Tuesday, August 29, 2006

Reflections on the Revolution in Croker

Glacann Seán Ó Flannagáin Corrán Mhig Uidhir - is fada an lá uainnIt is now forty-eight or seventy-two hours ago since I first saw Mayo, then 9/4 underdogs, beat Dublin in Croke Park, and surely never lighted on this orb, which they hardly seemed to touch, a more delightful vision. I saw them just above the horizon, decorating and cheering the elevated sphere they just began to move in, glittering like the morning-star, full of life, and splendour, and joy. Let’s hope it works out better for Mayo in three weeks than it did for Marie Antoinette, eh?

An Spailpín Fánach remarked to a friend of his yesterday that this crack about the greatest game in the history of humanity will ring more than a little bit hollow if Mayo take the pipe against Kerry. She said no, that beating Dublin made the year worthwhile, because Dublin are Dublin. We shan’t be buying that one just yet, I think. Dublin are one of thirty-two counties. No better, no worse. We’ve had to listen to other theories all summer (hang your head, Vincent Hogan!), and that one’s been put to bed. But the summer belongs to whoever takes home Sam – if it’s Mayo, then the win over Dublin becomes a thrilling preview of the glory to come; if it’s Kerry then the game on Sunday is a footnote.

Someone else remarked to An Spailpín that this was too negative an attitude. Yesterday’s win should be enjoyed for what it was, in and of itself, he argued, like Galway’s thrilling win over Kilkenny in the hurling last year. And that’s true as far as it goes, but the pursuit of Sam hangs over all of County Mayo like the grail quest of the Arthurian knights. No matter how many dragons you slay along the way, you have to take home the cup. It’s been too long now.

And the analysis has been over the top. Whatever passes for shame among hackery settled on the press box at six o’clock yesterday and the result was paeans to Mayo across all media on Monday morning. Paper doesn’t refuse ink. These people that are stunned by Mayo coming back from seven points down don’t seem to remember Mayo coming back from six down against Galway in 2004, and or four down with about twenty minutes to go this summer. Pat Spillane was bigging up the amount of All-Ireland winners on the Mayo team, between Crossmolina, Ballina and the Under-21s. Well it wasn’t during this past week those medals were won Pateen, when you were advising punters to put their houses on Dublin to win. So the honest men of Mayo might be better off channelling the spirit of Dr Johnson’s famous letter when they’re listening to some Lord Chesterfields on the telly.

The game itself has been analysed all over at the this stage, and there’s not much An Spailpín has to add. It is interesting to note, however, the influence of Kevin O’Neill and David Brady, two men who had been hurled from the light in the past, but for whom the green and red remains all. Those two, and Ciarán McDonald, Jimmy Nallen and David Heaney, Mayo’s Chief of Men, know that there is very little sand left in the glass now for them, and are making a stand the likes of which has seldom been made in the county Mayo before. This was clear from watching the Sunday Game, when Mickey Moran came out to urge his team back from the Hill, only for Brady and Heaney to shake their heads and say no; there will be no more backing down in the County Mayo. An Spailpín still thinks about Brady being dropped in 2004, and still shakes his sad old head at the memory.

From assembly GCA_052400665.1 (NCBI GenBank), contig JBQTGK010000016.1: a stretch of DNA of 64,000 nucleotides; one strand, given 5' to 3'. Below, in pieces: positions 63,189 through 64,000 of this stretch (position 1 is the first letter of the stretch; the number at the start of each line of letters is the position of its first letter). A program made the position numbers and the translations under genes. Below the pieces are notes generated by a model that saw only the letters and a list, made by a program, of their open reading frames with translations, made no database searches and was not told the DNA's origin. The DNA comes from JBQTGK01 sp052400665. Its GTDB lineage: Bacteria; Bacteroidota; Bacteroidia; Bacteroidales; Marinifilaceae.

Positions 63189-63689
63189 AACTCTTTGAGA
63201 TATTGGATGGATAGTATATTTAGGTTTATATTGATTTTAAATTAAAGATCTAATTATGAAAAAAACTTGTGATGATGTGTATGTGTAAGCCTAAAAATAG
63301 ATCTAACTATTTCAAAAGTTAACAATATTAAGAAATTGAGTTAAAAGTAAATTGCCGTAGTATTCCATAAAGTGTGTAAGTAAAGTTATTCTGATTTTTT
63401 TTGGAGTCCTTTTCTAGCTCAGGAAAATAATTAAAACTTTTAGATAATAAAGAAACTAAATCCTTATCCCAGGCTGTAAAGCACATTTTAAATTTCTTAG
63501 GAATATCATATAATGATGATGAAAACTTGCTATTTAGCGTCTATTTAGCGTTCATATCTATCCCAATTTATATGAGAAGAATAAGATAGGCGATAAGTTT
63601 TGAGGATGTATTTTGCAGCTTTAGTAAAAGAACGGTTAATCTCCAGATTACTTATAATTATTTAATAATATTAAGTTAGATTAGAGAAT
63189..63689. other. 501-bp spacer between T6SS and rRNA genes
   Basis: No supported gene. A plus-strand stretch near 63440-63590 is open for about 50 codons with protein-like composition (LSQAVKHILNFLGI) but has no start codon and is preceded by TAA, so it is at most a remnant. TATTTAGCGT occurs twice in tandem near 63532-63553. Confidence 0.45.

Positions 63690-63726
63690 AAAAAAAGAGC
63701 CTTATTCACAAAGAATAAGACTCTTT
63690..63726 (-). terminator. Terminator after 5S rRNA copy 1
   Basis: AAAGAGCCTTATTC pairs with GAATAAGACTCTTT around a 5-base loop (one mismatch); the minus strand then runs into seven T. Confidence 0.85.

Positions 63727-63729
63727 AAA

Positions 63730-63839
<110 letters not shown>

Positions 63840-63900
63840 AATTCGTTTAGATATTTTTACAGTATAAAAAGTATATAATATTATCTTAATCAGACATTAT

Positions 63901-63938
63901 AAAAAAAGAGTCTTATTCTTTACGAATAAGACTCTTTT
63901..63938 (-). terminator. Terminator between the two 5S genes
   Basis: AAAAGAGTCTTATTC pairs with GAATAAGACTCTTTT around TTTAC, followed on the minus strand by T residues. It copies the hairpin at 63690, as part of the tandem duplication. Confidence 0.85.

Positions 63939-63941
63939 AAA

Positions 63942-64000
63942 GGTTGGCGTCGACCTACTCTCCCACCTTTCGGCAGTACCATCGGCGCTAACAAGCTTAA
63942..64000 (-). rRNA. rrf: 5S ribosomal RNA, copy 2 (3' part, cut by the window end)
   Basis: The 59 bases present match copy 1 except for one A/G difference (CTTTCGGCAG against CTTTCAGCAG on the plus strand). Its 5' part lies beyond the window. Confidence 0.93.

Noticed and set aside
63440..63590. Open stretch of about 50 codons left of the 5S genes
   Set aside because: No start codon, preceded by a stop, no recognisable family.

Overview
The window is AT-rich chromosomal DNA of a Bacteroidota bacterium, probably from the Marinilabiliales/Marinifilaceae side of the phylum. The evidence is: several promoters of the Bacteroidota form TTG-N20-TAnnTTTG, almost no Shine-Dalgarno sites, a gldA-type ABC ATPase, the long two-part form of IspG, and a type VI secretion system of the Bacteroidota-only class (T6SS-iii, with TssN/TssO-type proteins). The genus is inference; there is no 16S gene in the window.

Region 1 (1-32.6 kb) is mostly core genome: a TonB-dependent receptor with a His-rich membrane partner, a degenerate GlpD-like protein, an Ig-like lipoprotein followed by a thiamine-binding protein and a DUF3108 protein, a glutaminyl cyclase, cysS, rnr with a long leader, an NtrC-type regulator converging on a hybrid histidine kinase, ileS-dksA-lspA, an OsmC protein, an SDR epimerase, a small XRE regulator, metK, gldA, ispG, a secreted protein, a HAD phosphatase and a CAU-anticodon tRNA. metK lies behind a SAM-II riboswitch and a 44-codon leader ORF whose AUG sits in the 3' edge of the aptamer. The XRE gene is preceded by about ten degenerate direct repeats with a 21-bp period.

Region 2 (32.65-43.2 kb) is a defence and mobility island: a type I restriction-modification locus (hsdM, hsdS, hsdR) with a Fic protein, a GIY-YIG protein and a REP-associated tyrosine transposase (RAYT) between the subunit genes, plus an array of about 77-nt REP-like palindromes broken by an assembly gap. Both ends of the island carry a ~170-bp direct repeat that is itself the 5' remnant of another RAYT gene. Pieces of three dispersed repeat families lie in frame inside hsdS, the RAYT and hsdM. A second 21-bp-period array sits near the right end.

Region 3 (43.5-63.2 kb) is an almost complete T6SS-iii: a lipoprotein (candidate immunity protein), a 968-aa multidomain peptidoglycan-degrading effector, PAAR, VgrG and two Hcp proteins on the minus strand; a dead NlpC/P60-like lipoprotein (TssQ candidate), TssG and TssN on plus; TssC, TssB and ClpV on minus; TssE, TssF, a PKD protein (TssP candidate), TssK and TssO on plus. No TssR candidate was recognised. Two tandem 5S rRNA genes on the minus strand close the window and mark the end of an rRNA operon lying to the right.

The All-Ireland Final might not be “the Dublin Kerry final that the public demands,” but please God the Mayo boys will try and keep it kicked out to them. Please God also that in this Donaghy era they don’t forget keep an eye on C Cooper also. Alan Brogan did to Keith Higgins on Sunday what the blowtorch does to the ice-cream cone, and if Cooper gets the same leeway, Mayo are dead men walking. Higgins’ roasting was an interesting test of management actually – was the management’s persistence with Higgins, who had been in All-Star contention before Sunday, a mark of faith or an act of reckless folly for which Mayo could have paid dearly in the end? It doesn’t matter now of course, but watching Brogan dip his shoulders, spin Higgins like a top and then thunder towards goal was a terrifying sight on Sunday. Brogan will get an All-Star this year, and deserve it.

Ciarán Whelan will not. It would be nice to hope that somebody spiked Whelan’s lucozade sport – Whelo’s beverage of choice if the city billboards are to be believed – before the game, resulting in his shocking and cowardly attack on Ronan McGarrity, but it would also be naïve. This is the same Whelo who boxed Nigel Crawford right in the face on the throw-in of the Dublin Meath game last year, and who punched a Westmeath man the year before. If Whelo doesn’t cool his jets and quick, he’ll be spending most of his time about half a mile directly East of Croker, rattling his tin cup against the bars for company.

And now, the Final to anticipate. Mayo are 3/1 with Paddy Power, which is about right. When Kerry used travel home by train, they used to set off sirens once they crossed the border into the Kingdom, one for every All-Ireland won. You take on that tradition at your extreme peril. But for all the to-ing and fro-ing, An Spailpín believes the game comes down to one particular battle, which is the confrontation between Ciarán McDonald and his marker. If the Kerryman – O’Mahony, maybe? One of the Ó Sés? – can bottle up McDonald à la Geezer McGeeney or Galway’s Paul Clancy, Mayo are in trouble. If not, then who knows? Anybody with a good line on tickets, drop me a line, eh?

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